Difference between revisions of "An Act of Love by Alan Gibbons"
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|An Act of Love by Alan Gibbons|
|Reviewer: Jill Murphy|
|Summary: Cracking contemporary thriller addressing today's key issues of multiculturalism, terrorism and community ties. Chris and Imran are childhood friends - but can that friendship survive jihad, domestic terrorism and an IED during a tour of Afghanistan?|
|Buy? Yes||Borrow? Yes|
|Pages: 224||Date: June 2011|
|External links: Author's website|
Chris and Imran were childhood friends. Blood brothers. They swore it when they played together in the wilderness behind the estate where they lived. But not any more. The riots put paid to that. 9/11 put paid to that. Wars in Iraq and Afghanistan put paid to that. Ten years on, Chris is a veteran of Afghanistan, waiting to receive a medal from the country for which he lost a leg. Imran is angry and rebellious, flirting with extremism. Terrorism has wrecked their friendship and sent them in different directions. And now, terrorism is threatening to end their very lives...
... because a bomb is about to go off.
I thought An Act of Love was great - utterly gripping, honest, and courageous. Gibbons isn't afraid to tackle any aspect of this highly-charged issue and it's clear how carefully researched the book is. The point of view shifts from chapter to chapter and so we see the conflicted motivations of the two central characters very clearly as they struggle to make sense of events they're involved in but can't control. We also sit very uncomfortably inside the heads of two extremists, one on each side of the divide - a white supremacist and an English jihadi convert a la shoe bomber Richard Reid. At no point does Gibbons blink, so neither do his readers.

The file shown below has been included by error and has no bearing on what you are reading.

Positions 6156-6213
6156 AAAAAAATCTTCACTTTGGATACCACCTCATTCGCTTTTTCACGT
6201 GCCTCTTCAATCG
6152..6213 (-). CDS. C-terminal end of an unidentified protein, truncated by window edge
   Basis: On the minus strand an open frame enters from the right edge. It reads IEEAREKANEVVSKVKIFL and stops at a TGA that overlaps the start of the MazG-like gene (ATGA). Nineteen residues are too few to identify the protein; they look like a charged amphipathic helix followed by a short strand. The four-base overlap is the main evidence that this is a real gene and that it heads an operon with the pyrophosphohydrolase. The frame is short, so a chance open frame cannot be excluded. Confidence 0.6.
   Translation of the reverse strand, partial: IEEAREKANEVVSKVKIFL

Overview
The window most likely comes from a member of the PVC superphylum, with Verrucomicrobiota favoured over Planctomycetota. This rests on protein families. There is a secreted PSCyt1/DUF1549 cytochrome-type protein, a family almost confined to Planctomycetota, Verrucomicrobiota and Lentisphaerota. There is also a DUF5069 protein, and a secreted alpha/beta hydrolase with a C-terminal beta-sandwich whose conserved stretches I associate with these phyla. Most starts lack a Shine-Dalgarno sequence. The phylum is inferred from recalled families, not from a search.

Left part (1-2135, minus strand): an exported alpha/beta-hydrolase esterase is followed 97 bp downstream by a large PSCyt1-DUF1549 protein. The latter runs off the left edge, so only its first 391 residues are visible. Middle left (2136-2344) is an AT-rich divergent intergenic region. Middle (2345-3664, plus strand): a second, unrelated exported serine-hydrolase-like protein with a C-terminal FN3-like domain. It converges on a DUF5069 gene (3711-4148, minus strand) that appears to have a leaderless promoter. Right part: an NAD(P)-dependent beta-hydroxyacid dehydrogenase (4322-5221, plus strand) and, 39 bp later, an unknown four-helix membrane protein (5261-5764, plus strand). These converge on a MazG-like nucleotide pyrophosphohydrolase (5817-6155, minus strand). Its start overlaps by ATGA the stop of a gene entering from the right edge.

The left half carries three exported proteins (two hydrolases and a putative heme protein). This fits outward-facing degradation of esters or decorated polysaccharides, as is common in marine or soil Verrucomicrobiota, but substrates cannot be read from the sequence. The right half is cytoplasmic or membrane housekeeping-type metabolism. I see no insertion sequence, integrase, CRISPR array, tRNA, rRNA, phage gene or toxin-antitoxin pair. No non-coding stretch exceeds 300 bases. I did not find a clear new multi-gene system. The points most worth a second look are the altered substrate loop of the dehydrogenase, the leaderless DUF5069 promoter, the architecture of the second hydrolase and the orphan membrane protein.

We need more books like this. We need to understand how Chris's father slips so easily from being happy in a Muslim neighbourhood to getting as far away as possible and talking about just wars. We need to understand why Rafiq ends up throwing a bottle instead of making it to a Russell Group university. We need to understand how Imran's father feels impotent and isolated as he doggedly defends his adopted country. We need to understand how Chris came to join the army, despite his reservations, and the sense of comradeship he finds there. And above all, we need to understand how and why this childhood friendship has been stretched to breaking point.
We can do all these things when we read Act of Love. And we can enjoy a thoroughly gripping thriller to boot.
My thanks to the good people at Orion for sending the book.
Where I Belong by Gillian Cross also looks at a clash of cultures and how it can lead to violence, in a subtle and absorbing story of supermodels, kidnapping, and a young Somali girl sent to London to get an education and earn money for her family. Shadow Web by N M Browne is an interesting fantasy take on the real contemporary issues of war, terrorism and civil liberties.
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